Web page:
Sunday too important to get sidetracked by van Persie

Posted by Andrew Mangan

David Price/Getty ImagesRobin van Persie got a warm greeting from Arsene Wenger last November, when van Persie scored in the third minute in United's 2-1 win over Arsenal at Old Trafford.

Sunday's visit of Manchester United sets up Robin van Persie's return to the Emirates. It would be very easy for him to dominate this particular article.

For example, I could do a list of five things I'd rather do than ever see van Persie again:

1. Get kicked in the face by a horse
2. Become pregnant by Kanye West
3. Force-feed my arm to an alligator
4. Listen to 'In The Air Tonight' by Phil Collins 500 times in a row
5. Headbutt a nail into a concrete wall. With my eye.

However, that would be falling into the trap of Sunday becoming entirely about the Dutchman. And although there's little doubt the reception will be hostile, enough has been said about him all season long. Arsenal fans don't need to be reminded he is a very good footballer and the wheres and whyfors of his move last summer have been done to death.

-Monreal: Can't focus on RVP

The reality is that the van Persie pantomime overshadows what is a game of critical importance for Arsene Wenger's men. United arrive champions but Arsenal shouldn't expect to see a hung-over, sated team who will let standards slip just because they have won the league.

Alex Ferguson doesn't operate like that, and the talk in Manchester is of breaking the points record for a single season held by Jose Mourinho's Chelsea (95, set in the 2004-05). They must win their last four games to do it, so there's no chance of them slacking off just because they clinched the title on Monday against Aston Villa.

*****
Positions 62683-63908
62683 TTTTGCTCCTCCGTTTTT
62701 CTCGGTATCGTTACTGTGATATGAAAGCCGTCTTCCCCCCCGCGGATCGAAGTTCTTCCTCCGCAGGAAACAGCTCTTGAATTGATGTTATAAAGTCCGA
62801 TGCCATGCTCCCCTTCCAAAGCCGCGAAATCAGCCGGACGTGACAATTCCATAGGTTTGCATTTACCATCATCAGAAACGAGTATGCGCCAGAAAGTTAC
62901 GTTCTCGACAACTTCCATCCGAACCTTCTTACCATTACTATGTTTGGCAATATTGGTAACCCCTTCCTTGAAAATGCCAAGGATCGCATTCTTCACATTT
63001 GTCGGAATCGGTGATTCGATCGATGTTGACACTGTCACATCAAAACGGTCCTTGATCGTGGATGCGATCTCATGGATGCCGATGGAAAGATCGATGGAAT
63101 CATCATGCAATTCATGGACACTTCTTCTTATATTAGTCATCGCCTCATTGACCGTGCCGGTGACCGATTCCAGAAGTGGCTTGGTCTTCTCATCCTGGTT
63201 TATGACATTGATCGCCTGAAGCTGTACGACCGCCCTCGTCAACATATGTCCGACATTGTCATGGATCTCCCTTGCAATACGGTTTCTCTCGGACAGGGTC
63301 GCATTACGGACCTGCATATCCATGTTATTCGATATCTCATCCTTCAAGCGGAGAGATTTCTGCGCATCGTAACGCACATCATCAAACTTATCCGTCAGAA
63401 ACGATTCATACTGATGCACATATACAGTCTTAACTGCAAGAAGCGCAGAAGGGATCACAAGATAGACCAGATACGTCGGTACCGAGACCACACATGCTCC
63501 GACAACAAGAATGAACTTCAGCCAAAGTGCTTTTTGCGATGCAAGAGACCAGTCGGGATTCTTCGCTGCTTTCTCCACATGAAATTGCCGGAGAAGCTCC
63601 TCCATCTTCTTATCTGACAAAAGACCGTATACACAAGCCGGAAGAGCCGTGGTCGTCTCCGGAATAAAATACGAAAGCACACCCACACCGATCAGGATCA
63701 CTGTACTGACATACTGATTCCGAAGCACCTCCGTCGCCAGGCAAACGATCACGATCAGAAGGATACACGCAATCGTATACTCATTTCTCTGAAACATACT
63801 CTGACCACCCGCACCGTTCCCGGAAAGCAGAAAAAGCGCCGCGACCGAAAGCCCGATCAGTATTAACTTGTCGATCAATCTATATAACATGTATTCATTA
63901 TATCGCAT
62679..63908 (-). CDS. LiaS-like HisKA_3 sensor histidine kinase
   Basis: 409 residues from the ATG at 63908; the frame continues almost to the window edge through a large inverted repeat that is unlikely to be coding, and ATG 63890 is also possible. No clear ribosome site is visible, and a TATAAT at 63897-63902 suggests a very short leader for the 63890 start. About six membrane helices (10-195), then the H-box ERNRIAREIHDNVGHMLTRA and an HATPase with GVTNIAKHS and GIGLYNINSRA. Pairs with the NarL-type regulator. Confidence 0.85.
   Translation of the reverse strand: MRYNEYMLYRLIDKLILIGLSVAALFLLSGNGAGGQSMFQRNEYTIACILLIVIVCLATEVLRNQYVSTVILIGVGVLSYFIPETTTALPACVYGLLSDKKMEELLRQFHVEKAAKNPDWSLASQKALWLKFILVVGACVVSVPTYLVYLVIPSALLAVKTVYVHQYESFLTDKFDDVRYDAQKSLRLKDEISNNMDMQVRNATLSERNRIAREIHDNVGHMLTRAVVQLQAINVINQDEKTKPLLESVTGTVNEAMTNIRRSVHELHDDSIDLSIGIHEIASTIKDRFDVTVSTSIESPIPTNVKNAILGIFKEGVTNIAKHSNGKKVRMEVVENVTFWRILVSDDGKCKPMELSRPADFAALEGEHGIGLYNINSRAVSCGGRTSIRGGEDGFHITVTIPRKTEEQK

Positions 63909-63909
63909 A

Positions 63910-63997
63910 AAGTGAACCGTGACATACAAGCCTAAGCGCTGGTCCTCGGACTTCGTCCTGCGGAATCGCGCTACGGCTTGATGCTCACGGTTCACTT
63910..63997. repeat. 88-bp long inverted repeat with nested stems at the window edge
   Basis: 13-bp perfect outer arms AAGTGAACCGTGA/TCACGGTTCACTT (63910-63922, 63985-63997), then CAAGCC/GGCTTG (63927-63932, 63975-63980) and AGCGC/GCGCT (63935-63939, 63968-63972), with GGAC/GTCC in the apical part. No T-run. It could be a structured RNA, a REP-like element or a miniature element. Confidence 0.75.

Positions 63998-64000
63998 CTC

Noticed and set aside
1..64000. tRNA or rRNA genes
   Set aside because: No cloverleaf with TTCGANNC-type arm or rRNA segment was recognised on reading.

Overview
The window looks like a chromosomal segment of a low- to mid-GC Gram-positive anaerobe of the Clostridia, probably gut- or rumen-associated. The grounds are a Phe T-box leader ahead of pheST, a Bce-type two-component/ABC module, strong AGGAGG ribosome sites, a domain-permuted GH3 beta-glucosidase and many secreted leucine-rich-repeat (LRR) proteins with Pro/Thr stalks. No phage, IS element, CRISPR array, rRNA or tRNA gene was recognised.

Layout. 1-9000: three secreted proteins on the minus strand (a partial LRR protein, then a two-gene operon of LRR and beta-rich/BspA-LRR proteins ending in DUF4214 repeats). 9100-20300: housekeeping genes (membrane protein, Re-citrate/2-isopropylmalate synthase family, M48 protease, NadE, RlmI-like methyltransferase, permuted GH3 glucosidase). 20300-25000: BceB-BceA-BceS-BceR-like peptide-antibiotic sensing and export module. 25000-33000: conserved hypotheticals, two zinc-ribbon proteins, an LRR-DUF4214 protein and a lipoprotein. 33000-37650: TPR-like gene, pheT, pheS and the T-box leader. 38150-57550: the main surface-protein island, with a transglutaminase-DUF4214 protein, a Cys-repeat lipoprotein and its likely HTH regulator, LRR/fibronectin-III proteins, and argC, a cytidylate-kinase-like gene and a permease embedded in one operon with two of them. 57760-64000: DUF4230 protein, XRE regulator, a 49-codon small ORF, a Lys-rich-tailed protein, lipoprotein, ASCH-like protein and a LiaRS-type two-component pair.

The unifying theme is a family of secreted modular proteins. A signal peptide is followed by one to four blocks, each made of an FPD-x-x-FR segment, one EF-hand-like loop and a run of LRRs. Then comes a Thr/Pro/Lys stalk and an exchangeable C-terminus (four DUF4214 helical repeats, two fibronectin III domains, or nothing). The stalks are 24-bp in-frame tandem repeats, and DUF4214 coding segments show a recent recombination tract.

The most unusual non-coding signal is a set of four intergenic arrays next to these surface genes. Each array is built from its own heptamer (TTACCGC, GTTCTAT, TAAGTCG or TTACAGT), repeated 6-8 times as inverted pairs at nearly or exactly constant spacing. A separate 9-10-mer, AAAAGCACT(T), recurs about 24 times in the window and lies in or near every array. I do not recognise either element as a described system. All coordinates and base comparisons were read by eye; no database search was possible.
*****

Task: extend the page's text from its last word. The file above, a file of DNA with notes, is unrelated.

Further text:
Arsenal's form has been excellent and, as we've discussed in recent weeks, they've learned how to grind out results when performances haven't been up to scratch. The wins against Norwich and Fulham were far from convincing, under very different circumstances, and with the manager forced into at least one change -- having to find someone to replace the suspended Olivier Giroud -- it wouldn't be a surprise to see him tweak his team to try and improve the level of the overall display.

The formation is unlikely to change -- it's remained consistent most of the season -- so personnel is the way to do it. Lack of strength in depth has been a real weakness for the Gunners this season, and it's highlighted by the discussion over who will replace Giroud.

There's no obvious solution -- at a club like Arsenal that's quite a realisation -- and the solution to that ought to be top priority this summer.

I suspect Theo Walcott will get the nod. Lukas Podolski's lack of fitness and the erratic nature of Gervinho tip the balance in the way of the England man, but it wouldn't surprise me if Alex Oxlade-Chamberlain were given a start on the right-hand side. He's one of the only players at Arsenal who will run directly at an opponent, to try and beat them with skill and pace, something they were crying out for against Fulham last weekend.

Oxlade-Chamberlain been used with much more regularity recently -- his goal for England in their San Marino whitewash seems to have injected a bit of like back into him after enduring some difficult times this campaign. After bursting onto the scene last year, he appeared to be suffering from second-season syndrome (very similar to second-album syndrome when a band/artist makes an incredible debut then finds it hard to follow up).

He's now beginning to prove he's no Terence Trent D'Arby, and the idea of him taking on Patrice Evra is an interesting one. He turned the game against Norwich simply by changing Arsenal's dynamic. The flat passing became fast-forward motion and it would be interesting to see what kind of problems he could cause the United defence.

If it doesn't work, Wenger always has Gervinho to throw on to cause confusion (to everyone), but he might just throw a coin down his wishing well and give the Ox a run.

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